NEPR News Now: Ballpark Neighbors, City Hall Diversity, Farm And Suicide, Food Bugs And Smart Phones
The city of Hartford, Connecticut, is planning changes around its new downtown baseball stadium. The once-busy, historic North End neighborhood now has a lot of vacant lots and boarded-up buildings. We check in with Hartford residents about what should come next, what the area needs and what might be lost.
Also in this episode: City councilors in Springfield, Massachusetts, recently called for increasing diversity in Mayor Domenic Sarno's cabinet. But the mayor has strongly pushed back.
We also hear a report about farmers, who have the highest suicide rates out of any profession in the country. When the folks at a New England dairy co-op mailed farmers information about how to get mental health help, they thought they were doing some good. Not everyone saw it that way.
Then, our reporter visits a performance art piece from a Westfield State University professor. He's aiming to mark Trayvon Marton's death, celebrate his life and keep people talking.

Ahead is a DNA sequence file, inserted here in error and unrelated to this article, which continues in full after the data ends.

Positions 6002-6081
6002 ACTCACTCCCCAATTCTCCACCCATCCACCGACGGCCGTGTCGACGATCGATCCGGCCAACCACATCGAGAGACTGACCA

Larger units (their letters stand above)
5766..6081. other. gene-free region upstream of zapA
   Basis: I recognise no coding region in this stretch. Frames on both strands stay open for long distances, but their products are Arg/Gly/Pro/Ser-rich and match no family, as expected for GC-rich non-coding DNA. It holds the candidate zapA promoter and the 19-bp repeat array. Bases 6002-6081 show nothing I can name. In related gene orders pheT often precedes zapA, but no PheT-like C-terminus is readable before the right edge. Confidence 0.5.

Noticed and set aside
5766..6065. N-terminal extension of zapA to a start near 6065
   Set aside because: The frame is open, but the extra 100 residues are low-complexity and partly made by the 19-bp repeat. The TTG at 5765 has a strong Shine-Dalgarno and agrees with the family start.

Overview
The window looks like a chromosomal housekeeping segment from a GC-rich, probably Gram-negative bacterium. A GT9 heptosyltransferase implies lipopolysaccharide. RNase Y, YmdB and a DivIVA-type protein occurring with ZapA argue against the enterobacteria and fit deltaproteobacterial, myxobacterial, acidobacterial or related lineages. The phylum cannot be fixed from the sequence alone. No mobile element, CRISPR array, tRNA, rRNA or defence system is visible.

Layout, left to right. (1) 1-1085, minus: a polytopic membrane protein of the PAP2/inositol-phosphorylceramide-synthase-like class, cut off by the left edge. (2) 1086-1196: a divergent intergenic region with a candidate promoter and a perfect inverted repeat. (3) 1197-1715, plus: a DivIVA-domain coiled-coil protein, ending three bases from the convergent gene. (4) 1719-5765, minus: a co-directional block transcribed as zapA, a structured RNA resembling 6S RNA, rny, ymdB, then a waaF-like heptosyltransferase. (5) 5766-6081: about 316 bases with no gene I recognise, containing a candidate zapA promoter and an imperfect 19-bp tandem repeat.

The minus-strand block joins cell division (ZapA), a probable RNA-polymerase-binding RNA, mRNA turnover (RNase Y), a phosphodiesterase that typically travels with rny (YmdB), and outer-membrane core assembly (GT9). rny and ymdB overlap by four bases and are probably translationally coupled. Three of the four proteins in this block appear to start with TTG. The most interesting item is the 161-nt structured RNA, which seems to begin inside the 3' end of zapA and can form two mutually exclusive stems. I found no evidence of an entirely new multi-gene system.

We head next to a lab at UMass Amherst, where researchers want to convert your smart phone into a device that can spot food-borne illnesses -- before you get sick.
And speaking of cellphones, commentator Susan Johnson doesn't have one. This makes her mother-in-law very worried.
- As Bid Deadline Nears To Build Near Hartford Ballpark, Community Considers What’s Next
- Springfield, Mass., City Council Passes Resolution To Diversify Cabinet
- Routine Mailing To Dairy Farmers Included A Rare Note: Suicide Hotline Info
- Public Painting Of Trayvon Martin Sparks Conversations About Racism On Campus
- Scientists Develop Smartphone App To Prevent Food Poisoning
- On The Virtues Of Not Having A Cell Phone
SUBSCRIBE on iTunes.
Check out all of NEPR's podcasts.